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Luke Willson Invites Parkinson’s Boxers to Train

Rock Steady Boxing Expands to Meet Local Need

Luke Willson and ETS Windsor invite Parkinson’s Boxers to Train at New Facility

April is Parkinson’s Disease Awareness Month and in recognition of this, the newly established Elite Training Systems (ETS Windsor) is opening its doors to local individuals who are fighting back against their Parkinson’s diagnosis as members of Rock Steady Boxing Windsor-Essex.

Rock Steady Boxing is a local boxing program normally run out of Border City Boxing Club, but this Thursday, April 11th at 4pm, Rock Steady boxers are invited to train with newly-signed NFL Oakland Raiders #82 and LaSalle native, Luke Willson, in the state-of-the-art elite training facility in Kennedy Collegiate’s former pool area (245 Tecumseh Road East).

A few weeks ago, Luke Willson joined the Rock Steady boxers at the Border City Boxing Club for some training, and now he is excited to offer them a chance to train with him. “At ETS, we are ability builders – we train for speed, strength, power, agility, and flexibility. We want athletes to perform at their highest level”, says Willson. “It’s a special honour to invite the Rock Steady family to ETS. I’ve seen how hard they push themselves when they train.”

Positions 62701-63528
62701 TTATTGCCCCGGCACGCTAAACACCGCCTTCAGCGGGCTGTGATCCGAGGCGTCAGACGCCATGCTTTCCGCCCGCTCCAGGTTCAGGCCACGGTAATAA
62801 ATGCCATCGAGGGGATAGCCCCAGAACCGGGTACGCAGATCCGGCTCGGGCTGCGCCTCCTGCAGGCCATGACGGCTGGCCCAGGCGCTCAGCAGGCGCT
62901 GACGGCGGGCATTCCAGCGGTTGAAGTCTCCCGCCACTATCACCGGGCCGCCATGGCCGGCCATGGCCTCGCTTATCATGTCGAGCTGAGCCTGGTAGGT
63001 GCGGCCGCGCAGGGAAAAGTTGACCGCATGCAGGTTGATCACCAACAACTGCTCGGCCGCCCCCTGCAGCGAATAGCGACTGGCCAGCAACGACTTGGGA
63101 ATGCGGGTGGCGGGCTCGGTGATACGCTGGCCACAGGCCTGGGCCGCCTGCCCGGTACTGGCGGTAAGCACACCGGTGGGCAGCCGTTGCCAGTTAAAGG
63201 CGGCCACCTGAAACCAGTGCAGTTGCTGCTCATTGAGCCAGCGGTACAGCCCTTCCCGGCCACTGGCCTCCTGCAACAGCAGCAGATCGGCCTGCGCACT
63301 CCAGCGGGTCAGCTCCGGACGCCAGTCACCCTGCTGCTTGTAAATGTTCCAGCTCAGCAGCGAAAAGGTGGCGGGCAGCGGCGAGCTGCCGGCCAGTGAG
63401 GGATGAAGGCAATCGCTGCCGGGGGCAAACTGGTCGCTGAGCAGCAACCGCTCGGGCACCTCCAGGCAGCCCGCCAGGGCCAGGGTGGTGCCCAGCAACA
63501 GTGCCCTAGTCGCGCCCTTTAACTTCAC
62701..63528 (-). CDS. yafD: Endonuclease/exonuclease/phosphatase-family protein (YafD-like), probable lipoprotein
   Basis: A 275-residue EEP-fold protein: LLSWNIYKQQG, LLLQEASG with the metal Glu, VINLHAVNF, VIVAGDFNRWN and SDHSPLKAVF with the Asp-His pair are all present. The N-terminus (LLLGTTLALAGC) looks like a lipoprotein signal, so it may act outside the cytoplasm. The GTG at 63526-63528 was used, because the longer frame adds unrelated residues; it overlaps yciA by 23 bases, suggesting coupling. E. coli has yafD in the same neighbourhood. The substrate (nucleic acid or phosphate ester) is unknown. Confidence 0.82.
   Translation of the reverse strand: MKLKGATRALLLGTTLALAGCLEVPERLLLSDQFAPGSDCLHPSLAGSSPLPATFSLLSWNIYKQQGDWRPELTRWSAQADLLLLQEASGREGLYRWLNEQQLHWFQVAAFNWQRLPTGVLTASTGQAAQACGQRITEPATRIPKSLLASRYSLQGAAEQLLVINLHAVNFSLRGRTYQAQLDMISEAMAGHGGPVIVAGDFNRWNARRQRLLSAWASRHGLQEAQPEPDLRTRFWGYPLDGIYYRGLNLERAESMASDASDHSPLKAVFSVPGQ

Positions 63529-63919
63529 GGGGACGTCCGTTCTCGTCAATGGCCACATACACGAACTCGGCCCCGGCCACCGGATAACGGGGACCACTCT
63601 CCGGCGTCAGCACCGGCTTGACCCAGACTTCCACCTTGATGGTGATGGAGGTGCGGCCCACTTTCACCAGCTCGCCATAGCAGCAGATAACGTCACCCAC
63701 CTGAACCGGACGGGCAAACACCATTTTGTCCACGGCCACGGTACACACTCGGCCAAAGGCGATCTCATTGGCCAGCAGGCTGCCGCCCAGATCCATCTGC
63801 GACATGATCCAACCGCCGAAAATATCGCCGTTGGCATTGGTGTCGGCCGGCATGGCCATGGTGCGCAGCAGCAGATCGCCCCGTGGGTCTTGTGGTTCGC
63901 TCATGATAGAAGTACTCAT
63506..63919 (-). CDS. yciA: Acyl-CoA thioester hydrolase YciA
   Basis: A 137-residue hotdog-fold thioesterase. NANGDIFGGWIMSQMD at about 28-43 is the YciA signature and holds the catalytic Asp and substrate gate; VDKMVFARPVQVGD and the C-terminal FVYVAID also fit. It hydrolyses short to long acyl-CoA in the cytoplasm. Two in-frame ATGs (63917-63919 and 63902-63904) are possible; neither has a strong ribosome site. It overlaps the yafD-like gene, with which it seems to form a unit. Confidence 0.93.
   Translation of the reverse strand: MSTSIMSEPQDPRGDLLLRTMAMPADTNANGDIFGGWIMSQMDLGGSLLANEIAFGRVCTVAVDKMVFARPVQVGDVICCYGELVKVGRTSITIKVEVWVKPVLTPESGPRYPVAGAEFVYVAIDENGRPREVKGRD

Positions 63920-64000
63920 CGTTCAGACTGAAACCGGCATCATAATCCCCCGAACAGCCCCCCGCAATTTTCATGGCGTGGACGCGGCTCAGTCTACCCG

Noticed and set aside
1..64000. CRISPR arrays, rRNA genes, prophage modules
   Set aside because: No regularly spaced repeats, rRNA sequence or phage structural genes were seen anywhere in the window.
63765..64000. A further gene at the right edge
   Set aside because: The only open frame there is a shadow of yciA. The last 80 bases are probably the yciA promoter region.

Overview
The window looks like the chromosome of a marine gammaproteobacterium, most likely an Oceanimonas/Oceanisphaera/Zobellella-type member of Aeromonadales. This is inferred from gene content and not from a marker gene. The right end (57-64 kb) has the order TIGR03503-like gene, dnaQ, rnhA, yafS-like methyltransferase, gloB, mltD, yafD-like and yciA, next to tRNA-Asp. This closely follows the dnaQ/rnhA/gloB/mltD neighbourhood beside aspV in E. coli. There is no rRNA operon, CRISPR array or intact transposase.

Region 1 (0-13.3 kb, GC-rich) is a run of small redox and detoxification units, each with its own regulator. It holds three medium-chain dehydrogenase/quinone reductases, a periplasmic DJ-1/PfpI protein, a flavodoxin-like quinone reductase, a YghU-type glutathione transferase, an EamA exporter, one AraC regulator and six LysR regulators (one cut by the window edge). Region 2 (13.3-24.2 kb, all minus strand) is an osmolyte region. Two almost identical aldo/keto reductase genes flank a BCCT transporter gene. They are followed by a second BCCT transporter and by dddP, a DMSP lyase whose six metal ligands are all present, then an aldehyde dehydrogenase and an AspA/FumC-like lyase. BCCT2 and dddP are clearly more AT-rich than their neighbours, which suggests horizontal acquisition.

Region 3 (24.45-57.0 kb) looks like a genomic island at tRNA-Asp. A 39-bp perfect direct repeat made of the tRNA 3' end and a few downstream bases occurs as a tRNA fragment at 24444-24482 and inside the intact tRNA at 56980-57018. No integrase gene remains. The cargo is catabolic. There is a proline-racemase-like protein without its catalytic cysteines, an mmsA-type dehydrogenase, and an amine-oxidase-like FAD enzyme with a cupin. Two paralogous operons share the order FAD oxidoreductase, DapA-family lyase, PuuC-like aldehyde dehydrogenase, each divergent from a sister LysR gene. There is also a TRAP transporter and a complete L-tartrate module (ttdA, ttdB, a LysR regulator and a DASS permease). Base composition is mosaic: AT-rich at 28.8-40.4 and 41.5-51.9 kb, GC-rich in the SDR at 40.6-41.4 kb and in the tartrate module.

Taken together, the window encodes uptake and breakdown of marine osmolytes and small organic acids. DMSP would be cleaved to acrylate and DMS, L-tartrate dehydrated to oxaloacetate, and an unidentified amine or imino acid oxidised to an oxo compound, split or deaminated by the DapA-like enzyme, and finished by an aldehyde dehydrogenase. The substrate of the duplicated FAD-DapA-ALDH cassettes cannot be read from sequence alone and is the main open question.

Border City Boxing Club owner and Rock Steady Boxing Coach Josh Canty is thrilled to give his Rock Steady boxers a chance to train at ETS Windsor because “it is a chance to engage in rigorous exercise, the only proven way to improve Parkinson’s symptoms.” Various studies in the 1980s and 1990s supported the notion that rigorous exercise, emphasizing gross motor movement, balance, core strength, and rhythm, could favorably impact range of motion, flexibility, posture, gait, and activities of daily living. More recent studies, most notably at Cleveland Clinic, focus on the concept of intense “forced” exercise, and have begun to suggest that certain kinds of exercise may be neuro-protective, i.e., actually slowing disease progression.

Rock Steady Boxers attest, and academic institutions, such as University of Indianapolis and Butler University, are reporting and documenting the improved quality of life among our boxers. Discovery of a cure may be many years away but in the last seven years, there is evidence that progress is made in all stages of the disease by those participating in the RSB program.

An estimated 1 in 500 people in Canada are living with Parkinson’s (up to 6000 individuals in Windsor-Essex), and Rock Steady Boxing is the only of its kind in the Windsor-Essex area.

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